Cat Superstitions, Myths, and Proverbs

black cat
Black Cat, Image Courtesy of Chrisroll, FreeDigitalPhotos.net

Many common beliefs surrounding cats relate to fortune, with cats being cast as portents of either good or bad luck. Other superstitions hold that cats control or predict the weather and that they embody the souls of dead ancestors or supernatural beings.

Lucky Cats

There are a number of traditional beliefs regarding luck and cats. In Scotland, some believed that a black kitten on the porch meant future happiness and riches. Other indicators of good luck have included:

    • A cat at a wedding
    • A sneezing cat
    • Dreaming of a white cat
    • A black cat crossing one’s path (UK, Japan)
    • A black cat walking toward a person

Japan’s Maneko Neko, or “good luck cat,” is a beckoning feline with one paw raised that is said to bring good fortune. As it is believed to invite wealth, piggy banks are often created in the shape of the Maneko Neko.

Unlucky Cats

At various times and in various places, the following have been considered back luck:

    • Seeing a white cat at night
    • A black cat walking toward a person but then stopping and turning away
    • Chasing a black cat out of one’s home

Although having a black cat cross one’s path is considered bad luck in America and various European countries outside the UK, in Germany, if the black cat crosses from left to right, it portends good luck (crossing in the other direction indicates bad luck).

Superstitions Regarding Health and Safety

Throughout the ages, there have been various superstitions regarding cats and health, including:

    • One who kicks a cat will develop rheumatism in that leg.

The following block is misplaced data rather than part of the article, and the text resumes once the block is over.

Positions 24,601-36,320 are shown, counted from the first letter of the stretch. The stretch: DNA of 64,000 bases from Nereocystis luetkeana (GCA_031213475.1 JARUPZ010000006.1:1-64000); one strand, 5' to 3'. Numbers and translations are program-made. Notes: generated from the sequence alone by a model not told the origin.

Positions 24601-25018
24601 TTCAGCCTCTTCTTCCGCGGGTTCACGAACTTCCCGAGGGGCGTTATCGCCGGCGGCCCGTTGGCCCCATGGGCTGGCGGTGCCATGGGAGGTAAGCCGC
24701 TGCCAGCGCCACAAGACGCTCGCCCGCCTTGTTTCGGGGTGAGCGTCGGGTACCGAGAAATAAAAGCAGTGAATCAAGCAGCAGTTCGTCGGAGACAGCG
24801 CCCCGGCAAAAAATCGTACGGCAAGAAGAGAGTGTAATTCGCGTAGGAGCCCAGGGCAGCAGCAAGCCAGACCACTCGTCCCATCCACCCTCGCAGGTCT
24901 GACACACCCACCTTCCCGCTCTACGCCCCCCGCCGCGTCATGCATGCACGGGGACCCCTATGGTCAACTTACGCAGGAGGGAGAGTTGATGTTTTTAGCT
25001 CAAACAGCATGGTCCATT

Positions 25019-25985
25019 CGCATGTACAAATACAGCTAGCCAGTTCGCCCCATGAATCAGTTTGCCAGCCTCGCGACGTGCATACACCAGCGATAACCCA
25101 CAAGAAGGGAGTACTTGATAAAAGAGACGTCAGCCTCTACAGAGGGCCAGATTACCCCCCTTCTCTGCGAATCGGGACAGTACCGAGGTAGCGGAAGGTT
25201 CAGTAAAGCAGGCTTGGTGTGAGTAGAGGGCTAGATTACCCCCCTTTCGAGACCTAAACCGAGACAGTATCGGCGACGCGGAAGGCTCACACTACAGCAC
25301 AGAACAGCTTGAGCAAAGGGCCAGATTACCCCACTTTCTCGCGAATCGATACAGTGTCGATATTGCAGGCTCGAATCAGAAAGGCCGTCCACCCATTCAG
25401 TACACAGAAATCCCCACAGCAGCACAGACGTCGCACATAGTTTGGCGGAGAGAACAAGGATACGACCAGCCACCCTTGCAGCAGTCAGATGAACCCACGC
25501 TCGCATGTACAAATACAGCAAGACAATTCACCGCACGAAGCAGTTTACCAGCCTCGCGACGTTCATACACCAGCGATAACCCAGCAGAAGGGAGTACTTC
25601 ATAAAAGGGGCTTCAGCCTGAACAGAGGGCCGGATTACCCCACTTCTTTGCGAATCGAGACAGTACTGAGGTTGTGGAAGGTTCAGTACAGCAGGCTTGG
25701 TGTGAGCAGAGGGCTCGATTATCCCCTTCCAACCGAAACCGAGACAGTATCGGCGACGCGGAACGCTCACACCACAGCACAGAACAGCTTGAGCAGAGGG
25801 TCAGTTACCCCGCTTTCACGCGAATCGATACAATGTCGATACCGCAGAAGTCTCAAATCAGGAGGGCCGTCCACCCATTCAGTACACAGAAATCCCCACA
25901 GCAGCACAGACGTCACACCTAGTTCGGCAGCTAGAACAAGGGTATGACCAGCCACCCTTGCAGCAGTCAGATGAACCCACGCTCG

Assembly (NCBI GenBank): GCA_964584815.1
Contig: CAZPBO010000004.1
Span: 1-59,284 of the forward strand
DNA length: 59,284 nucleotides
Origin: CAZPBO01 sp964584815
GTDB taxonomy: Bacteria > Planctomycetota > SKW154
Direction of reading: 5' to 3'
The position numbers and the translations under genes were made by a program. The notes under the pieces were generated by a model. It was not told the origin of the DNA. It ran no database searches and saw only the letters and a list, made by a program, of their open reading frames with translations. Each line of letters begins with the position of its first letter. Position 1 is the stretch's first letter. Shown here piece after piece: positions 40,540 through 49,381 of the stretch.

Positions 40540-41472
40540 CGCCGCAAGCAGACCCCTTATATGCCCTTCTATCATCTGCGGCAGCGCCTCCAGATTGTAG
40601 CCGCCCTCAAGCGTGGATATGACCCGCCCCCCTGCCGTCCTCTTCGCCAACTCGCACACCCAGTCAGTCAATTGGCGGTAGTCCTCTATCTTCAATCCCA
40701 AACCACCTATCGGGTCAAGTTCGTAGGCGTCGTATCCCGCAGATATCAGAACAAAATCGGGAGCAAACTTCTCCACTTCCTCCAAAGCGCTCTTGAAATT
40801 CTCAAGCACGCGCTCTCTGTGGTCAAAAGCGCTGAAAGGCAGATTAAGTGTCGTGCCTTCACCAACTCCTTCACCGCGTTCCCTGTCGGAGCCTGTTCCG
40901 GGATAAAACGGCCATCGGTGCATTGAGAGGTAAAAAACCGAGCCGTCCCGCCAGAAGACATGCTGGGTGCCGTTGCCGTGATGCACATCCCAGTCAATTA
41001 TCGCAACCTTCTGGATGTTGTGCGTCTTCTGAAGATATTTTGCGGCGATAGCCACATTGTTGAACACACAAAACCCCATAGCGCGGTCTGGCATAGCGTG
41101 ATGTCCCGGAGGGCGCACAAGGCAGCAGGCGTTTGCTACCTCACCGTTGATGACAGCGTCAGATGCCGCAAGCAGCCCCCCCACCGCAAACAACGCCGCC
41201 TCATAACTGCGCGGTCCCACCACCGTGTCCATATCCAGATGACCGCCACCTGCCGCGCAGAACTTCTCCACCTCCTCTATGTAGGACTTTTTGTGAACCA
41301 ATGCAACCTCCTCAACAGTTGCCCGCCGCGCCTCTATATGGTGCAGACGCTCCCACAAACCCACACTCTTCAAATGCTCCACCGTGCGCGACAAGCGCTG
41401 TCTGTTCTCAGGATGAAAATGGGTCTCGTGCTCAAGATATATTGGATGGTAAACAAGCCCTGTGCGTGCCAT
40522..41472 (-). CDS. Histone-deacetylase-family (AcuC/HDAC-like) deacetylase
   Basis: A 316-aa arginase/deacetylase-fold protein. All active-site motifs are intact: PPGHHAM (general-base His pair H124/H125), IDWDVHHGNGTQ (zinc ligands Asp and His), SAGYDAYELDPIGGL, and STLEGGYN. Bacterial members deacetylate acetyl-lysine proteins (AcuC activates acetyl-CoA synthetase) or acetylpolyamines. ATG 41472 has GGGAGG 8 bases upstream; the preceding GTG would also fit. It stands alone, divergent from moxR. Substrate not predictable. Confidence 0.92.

• A black cat lying on a sick person’s bed will bring death.
    • Stroking a black cat will ensure health and wealth.
    • Cats will suck the breath from babies.

Myths involving cats and the safety of boats at sea are also quite common. In certain fishing communities, the wives of fisherman will keep cats indoors, as this is believed to protect their men from peril at sea. Also, sailors once thought that throwing a cat overboard would cause their ship to sink in a storm.

Weather-Predicting Cats

In the past, many believed that cat behaviours could predict the weather. For example:

    • A cat licking its tail or washing behind its ears meant that rain was on its way.
    • A restless cat indicated that a storm was brewing.
    • When a cat pointed its tail toward the fireplace, bad weather would follow shortly thereafter.
    • Pouring or sprinkling water on a cat would make it rain.

Myths Regarding Cats and Evil Spirits

People of various cultures at various times throughout history have believed that cats are goblins, vampires, fairies, or sorcerers in disguise. Some additional examples of superstitions linking cats to evil entities include:

    • Drown a cat and the Devil will get you.
    • If a cat leaps over a corpse, the dead body will reanimate as a vampire.
    • Mummifying a cat and placing it inside a wall will ward off evil spirits.

Positive Feline Spiritual Associations

Cats have also been linked with positive spiritual beliefs, the best known of which is the Egyptian reverence for felines. Other examples include Latvia, where a black cat in a grain silo is a good thing because these cats are the manifestation of the harvest god Rungis, and Japan, where a cat with a black spot on its fur embodies the soul of a dead ancestor. Deities that could assume the form of a cat have included the goddess Diana in Rome, the god Ai Apaec in Peru, and the deity Li Shou in China, which had the power to ward off evil spirits.